Little thankfully has changed in the way the soft spoken Castiglione presents the game. Listening to him is like stepping into a comfortable pair of shoes. His tone is redolent of a summer’s day when Fenway is open and vibrant.
We caught up with Joe who like millions of others is waiting for baseball’s, “Play Ball.”
You grew up in New Haven. Who were the broadcasters you liked and how did they influence your style?
Growing up in New Haven as a Yankee fan, my inspiration was Mel Allen, to me the greatest ever. Mel’s descriptions, voice, enthusiasm and story-telling abilities really captured his expertise and true love of the game. He was my inspiration for becoming a broadcaster and my goal was to emulate Mel. I wrote him a letter after his heart surgery in the 1980s to tell him how much he meant to me and actually got to broadcast a few of the same games he did when he came back to call Yankee games on cable. One game we shared was the (Dave) Righetti no-hitter on July 4, 1983.
On a local level, the late Carl Grande, George’s older brother, who broadcast Yale basketball, high school football and anchored Channel 8 sports in New Haven was a strong influence. Carl gave me my first paid professional announcing job in 1965, doing public address for the New Haven Wonderettes, a women’s pro softball team which he owned.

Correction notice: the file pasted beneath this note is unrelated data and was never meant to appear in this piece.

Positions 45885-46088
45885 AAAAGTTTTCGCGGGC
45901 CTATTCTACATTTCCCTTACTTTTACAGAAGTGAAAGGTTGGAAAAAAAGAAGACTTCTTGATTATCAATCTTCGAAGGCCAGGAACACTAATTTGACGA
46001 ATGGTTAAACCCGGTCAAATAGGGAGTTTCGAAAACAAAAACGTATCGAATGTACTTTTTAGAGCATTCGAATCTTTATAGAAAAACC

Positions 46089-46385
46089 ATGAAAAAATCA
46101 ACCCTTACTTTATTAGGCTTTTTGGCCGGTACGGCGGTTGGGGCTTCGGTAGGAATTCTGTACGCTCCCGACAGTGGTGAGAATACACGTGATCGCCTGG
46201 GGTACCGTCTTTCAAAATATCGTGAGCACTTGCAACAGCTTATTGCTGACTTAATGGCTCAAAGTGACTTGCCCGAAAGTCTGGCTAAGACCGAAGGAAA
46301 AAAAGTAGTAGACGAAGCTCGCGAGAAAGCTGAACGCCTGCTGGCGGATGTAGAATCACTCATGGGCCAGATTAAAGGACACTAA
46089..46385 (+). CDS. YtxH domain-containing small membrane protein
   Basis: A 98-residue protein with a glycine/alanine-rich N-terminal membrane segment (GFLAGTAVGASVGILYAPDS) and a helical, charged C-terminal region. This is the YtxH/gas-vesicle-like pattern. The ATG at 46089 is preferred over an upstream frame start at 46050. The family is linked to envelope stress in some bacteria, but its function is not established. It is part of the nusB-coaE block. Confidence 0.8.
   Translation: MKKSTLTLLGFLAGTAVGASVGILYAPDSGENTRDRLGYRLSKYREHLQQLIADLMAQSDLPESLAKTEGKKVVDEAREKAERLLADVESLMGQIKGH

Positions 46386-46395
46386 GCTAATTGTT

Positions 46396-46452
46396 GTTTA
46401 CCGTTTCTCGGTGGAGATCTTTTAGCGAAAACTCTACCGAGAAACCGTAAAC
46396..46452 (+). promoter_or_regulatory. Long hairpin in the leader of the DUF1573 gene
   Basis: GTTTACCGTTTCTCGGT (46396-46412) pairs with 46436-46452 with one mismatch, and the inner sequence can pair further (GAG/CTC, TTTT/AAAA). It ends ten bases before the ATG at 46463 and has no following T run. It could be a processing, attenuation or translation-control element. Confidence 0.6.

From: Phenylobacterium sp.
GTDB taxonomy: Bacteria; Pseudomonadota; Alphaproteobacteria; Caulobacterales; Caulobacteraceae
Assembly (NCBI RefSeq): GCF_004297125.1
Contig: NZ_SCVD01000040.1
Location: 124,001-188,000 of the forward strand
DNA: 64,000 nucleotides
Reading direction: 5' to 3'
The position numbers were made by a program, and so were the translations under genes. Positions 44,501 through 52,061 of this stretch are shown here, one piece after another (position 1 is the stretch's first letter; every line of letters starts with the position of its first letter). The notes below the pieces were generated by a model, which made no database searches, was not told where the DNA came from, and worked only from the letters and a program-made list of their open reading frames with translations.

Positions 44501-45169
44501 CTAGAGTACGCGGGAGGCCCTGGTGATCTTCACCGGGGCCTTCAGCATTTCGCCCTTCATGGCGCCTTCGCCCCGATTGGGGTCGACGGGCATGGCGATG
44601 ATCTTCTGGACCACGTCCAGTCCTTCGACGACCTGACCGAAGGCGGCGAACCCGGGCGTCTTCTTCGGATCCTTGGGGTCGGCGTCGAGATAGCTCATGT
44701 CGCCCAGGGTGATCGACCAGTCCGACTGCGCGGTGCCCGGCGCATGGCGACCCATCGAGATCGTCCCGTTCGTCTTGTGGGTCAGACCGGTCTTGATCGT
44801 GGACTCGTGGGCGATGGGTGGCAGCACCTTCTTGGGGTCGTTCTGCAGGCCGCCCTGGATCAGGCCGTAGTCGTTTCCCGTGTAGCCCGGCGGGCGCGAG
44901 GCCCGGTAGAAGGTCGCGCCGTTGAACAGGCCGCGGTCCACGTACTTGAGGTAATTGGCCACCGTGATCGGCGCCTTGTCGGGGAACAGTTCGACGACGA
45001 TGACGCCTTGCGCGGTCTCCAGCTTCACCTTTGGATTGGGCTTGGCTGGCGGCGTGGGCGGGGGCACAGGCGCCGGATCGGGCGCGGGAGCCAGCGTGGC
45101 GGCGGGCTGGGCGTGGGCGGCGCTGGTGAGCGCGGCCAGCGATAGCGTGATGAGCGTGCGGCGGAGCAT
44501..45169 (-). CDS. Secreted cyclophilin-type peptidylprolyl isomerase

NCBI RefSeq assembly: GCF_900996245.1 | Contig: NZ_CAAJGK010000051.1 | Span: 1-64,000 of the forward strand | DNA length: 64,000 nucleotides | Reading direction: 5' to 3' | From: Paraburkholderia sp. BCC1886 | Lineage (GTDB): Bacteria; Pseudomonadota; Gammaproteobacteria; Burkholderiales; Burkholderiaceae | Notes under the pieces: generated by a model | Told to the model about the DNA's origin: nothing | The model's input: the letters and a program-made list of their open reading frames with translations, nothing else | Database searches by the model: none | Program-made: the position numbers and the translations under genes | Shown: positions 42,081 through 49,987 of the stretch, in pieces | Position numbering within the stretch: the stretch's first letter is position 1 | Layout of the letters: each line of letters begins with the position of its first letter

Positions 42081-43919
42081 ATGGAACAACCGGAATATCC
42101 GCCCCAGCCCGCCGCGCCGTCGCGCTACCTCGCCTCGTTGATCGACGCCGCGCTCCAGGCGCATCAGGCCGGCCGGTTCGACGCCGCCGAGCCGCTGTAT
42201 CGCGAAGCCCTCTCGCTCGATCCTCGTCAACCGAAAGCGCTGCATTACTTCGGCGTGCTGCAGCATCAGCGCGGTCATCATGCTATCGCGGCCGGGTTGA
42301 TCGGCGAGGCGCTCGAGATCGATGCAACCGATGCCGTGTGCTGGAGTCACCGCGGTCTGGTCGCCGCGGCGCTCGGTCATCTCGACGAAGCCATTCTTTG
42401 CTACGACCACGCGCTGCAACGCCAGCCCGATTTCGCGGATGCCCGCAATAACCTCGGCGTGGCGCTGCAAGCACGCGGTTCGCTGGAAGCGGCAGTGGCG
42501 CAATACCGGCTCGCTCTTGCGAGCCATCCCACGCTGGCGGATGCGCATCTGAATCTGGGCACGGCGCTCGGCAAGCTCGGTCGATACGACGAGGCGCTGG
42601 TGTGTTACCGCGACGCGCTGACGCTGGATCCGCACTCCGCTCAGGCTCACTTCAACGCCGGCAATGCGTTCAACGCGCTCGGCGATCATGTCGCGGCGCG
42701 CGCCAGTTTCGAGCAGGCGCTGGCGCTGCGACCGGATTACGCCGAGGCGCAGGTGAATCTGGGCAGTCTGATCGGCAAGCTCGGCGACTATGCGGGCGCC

I was also blessed to be mentored by three wonderful MLB announcers. The late Bill O’Donnell, long time Oriole announcer, whom I met when I was a freshman at Colgate and he was broadcasting Syracuse basketball. That night, in 1965, Colgate took a Dave Bing led Orange team to triple overtime before coming up short. A rebound shot by Jim Boeheim sent the game to the third OT. I accidentally picked up Bill’s gloves after the game and that’s how I met him. He was the first broadcaster I called when I got my first MLB job, the Cleveland Indians on TV in 1979.